Wheaton native's 'Creative Control' looks at how we fill our voids
One could argue, as Wheaton native Benjamin Dickinson's second feature film "Creative Control" would, that technology began interfering with personal interactions ever since Hamilton Beach patented the first electric vibrator in 1902.
Dickinson meant "Creative Control" to be a satire on how modern New Yorkers, mostly a media PR executive named David (Dickinson), become so enamored with technology to fill their needy voids that they begin to confuse virtual reality with the real reality.
David lives with his yoga-instructor lover (Nora Zehetner), but secretly uses his new client's high-tech eyeware to construct a sexually compliant avatar of his cute co-worker (Alexia Rasmussen).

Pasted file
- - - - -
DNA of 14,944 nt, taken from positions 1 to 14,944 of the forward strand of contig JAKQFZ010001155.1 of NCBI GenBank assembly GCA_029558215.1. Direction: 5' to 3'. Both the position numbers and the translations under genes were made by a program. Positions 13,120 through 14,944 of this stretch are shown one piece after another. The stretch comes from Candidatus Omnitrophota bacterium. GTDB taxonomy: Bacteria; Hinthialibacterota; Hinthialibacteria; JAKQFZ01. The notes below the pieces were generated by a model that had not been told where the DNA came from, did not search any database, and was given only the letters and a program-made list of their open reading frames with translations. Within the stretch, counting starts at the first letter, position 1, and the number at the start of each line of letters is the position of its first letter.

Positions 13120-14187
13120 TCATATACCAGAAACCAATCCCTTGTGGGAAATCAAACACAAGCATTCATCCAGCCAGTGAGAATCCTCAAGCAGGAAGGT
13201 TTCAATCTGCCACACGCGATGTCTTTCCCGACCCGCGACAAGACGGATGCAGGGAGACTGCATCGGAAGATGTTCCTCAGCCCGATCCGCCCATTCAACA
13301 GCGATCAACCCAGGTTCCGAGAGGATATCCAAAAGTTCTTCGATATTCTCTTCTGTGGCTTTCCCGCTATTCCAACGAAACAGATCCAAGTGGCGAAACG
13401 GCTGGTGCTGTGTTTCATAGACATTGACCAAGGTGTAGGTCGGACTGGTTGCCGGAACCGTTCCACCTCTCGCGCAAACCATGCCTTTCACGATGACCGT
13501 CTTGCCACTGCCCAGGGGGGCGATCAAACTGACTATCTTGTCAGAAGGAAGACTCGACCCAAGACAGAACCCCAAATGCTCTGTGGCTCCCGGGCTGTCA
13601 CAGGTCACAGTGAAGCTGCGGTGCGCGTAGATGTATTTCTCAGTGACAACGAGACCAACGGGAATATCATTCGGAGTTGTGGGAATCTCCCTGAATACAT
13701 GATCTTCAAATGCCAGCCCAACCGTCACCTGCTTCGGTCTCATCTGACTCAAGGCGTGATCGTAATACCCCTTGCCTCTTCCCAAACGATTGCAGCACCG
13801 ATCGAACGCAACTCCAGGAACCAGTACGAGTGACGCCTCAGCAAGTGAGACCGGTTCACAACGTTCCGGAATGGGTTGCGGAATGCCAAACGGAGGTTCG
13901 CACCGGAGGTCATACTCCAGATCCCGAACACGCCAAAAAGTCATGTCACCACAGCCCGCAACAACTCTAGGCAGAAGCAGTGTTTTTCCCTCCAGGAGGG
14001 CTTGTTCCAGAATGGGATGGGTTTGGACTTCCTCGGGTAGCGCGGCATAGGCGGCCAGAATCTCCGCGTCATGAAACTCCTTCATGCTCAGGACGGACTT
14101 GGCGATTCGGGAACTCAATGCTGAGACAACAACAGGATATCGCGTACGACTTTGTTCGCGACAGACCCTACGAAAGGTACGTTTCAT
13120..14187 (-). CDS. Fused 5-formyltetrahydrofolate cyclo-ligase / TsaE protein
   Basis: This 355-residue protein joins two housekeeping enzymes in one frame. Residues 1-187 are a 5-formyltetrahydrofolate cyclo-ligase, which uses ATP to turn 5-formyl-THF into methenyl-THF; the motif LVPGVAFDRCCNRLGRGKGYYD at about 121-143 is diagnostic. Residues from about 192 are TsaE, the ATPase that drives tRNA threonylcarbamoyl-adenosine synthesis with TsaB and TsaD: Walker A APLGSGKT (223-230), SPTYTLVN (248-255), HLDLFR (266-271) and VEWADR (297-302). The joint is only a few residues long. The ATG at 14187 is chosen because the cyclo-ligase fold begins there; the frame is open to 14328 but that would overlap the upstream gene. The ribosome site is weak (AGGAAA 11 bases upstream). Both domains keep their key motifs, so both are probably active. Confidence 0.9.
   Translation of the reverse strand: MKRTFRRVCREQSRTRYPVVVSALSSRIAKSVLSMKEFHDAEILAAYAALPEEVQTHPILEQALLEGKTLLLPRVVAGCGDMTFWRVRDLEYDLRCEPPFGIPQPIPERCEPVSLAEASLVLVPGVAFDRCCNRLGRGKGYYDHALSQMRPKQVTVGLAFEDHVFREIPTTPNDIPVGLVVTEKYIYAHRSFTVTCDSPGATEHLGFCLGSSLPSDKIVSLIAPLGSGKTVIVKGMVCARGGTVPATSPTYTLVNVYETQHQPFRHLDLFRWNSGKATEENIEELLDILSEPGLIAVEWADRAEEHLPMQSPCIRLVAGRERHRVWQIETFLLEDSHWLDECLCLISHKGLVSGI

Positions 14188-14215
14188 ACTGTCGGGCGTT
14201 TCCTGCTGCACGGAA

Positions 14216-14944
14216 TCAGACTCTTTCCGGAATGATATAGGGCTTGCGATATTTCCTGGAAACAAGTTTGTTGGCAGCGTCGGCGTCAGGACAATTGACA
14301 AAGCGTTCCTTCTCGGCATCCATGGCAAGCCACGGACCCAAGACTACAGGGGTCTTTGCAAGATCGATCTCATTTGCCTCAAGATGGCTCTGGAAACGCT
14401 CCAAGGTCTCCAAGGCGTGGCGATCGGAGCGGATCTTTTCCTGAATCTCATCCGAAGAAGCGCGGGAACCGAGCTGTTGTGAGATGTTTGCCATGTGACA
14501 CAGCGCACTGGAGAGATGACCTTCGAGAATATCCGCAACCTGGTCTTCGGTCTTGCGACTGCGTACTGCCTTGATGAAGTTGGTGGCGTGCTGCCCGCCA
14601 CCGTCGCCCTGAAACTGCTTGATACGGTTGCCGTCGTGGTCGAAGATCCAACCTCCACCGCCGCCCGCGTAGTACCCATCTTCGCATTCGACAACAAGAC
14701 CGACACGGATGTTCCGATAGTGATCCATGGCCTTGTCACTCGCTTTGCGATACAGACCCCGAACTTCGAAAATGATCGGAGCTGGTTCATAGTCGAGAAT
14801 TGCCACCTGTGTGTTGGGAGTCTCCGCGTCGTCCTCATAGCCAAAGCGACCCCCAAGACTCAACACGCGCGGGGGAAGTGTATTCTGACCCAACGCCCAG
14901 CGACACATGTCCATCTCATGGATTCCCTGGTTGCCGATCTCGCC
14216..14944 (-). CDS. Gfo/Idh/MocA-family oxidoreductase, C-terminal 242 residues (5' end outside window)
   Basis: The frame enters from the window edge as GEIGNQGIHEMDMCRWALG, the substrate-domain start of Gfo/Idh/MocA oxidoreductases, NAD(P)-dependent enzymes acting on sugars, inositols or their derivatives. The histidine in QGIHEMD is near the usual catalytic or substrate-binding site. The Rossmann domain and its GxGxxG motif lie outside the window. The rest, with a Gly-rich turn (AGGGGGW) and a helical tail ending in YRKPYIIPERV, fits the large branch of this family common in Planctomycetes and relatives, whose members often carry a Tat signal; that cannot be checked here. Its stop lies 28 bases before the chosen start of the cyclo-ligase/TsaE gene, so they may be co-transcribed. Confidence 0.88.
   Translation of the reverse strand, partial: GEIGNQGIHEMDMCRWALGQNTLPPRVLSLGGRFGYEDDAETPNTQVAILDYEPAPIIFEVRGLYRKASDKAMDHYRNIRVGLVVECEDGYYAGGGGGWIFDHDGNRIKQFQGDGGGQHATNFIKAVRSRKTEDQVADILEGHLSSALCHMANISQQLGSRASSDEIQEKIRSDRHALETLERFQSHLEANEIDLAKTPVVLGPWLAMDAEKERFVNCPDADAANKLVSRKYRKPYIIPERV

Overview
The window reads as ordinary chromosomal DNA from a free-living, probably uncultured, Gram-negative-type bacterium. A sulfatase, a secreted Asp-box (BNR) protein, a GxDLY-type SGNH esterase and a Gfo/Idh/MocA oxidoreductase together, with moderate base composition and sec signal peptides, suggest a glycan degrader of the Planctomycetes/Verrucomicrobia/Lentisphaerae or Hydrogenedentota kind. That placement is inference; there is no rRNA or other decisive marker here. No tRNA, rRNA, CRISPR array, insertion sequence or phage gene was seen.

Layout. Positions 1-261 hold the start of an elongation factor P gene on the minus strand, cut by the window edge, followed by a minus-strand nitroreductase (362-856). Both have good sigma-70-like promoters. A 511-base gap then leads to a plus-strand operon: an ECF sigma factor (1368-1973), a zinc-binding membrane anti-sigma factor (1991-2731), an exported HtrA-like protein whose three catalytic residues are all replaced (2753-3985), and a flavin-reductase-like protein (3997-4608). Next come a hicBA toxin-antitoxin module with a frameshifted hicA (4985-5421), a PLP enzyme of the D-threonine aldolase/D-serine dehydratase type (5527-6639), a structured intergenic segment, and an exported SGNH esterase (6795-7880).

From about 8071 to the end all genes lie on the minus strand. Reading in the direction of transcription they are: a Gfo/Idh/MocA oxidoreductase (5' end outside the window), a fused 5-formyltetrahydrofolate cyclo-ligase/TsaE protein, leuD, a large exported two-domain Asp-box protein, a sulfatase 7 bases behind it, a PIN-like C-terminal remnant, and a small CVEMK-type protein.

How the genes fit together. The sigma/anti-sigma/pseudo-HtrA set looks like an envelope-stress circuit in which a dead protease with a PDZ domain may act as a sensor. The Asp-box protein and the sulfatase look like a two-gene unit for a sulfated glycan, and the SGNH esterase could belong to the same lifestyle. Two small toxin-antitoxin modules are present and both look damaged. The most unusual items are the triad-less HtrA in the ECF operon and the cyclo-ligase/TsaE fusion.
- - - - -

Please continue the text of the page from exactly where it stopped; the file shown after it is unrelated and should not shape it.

This is not "She," the populist romance between a man and the Siri-siren on his cellphone. "Creative Control" has more in common with Joseph Gordon-Levitt's bold sex comedy "Don Jon," about a young man who prefers Internet pornography to interacting with real human women.
Adam Newport-Berra's shimmering black-and-white camera work stuns the irises (and gives the colored images of David's naked avatar even greater pop).
In creating a social satire, Dickinson doesn't find much comic relief in "Creative Control." His movie is dead serious stuff approaching a cautionary warning about our growing technology codependence.
And its prevailing emotion is a settled sense of sadness.
Opens at the South Barrington 30 and the Music Box in Chicago. Rated R for drug use, language, nudity and sexual situations. 97 minutes.